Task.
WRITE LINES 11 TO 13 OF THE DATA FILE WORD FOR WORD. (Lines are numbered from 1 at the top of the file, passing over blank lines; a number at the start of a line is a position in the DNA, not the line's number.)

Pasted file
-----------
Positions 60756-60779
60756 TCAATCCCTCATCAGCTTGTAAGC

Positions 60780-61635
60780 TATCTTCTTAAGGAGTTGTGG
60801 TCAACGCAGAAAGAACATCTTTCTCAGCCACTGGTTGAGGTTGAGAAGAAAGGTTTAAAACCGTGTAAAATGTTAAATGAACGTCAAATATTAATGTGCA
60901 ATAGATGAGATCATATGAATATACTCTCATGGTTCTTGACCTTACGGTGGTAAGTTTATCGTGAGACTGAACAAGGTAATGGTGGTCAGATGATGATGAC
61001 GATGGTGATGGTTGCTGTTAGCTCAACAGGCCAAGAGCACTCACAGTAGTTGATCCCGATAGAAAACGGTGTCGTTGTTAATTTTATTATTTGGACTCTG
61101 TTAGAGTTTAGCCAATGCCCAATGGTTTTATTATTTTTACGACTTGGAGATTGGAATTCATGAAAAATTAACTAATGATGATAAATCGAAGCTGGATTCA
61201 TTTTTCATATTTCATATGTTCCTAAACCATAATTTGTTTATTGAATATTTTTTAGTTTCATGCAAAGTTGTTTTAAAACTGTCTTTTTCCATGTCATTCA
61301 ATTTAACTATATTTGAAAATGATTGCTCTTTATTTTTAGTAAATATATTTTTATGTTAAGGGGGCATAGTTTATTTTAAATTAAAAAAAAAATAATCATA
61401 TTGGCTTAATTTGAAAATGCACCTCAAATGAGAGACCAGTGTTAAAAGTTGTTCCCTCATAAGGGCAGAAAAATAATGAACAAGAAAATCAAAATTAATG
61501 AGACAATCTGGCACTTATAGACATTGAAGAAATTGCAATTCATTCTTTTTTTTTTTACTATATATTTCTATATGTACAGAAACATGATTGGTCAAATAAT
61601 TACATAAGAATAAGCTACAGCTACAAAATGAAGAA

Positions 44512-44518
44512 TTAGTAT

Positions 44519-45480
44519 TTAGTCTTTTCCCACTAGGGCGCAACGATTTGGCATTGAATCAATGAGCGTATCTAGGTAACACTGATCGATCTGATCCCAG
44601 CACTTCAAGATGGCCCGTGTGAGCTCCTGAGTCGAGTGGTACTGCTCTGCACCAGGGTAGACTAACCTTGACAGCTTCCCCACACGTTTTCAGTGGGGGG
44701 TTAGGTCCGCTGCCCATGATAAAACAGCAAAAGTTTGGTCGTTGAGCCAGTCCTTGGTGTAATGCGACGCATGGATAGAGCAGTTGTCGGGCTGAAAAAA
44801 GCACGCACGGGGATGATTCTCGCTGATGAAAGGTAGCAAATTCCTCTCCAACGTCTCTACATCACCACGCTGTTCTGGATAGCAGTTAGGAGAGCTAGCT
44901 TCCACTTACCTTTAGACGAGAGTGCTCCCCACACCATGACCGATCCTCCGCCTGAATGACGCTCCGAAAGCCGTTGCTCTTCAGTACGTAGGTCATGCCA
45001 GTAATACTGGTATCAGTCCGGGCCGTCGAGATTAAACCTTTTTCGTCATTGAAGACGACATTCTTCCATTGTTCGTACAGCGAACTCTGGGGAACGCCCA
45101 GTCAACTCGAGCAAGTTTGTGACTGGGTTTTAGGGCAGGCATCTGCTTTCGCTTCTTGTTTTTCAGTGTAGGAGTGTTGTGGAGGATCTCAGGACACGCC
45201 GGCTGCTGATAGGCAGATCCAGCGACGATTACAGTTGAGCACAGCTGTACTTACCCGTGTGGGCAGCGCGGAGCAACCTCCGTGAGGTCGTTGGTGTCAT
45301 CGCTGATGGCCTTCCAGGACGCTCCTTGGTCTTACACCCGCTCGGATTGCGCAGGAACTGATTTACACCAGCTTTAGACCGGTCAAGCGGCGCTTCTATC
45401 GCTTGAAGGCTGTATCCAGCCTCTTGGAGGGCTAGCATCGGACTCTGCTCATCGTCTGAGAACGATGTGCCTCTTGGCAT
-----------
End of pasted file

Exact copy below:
61401 TTGGCTTAATTTGAAAATGCACCTCAAATGAGAGACCAGTGTTAAAAGTTGTTCCCTCATAAGGGCAGAAAAATAATGAACAAGAAAATCAAAATTAATG
61501 AGACAATCTGGCACTTATAGACATTGAAGAAATTGCAATTCATTCTTTTTTTTTTTACTATATATTTCTATATGTACAGAAACATGATTGGTCAAATAAT
61601 TACATAAGAATAAGCTACAGCTACAAAATGAAGAA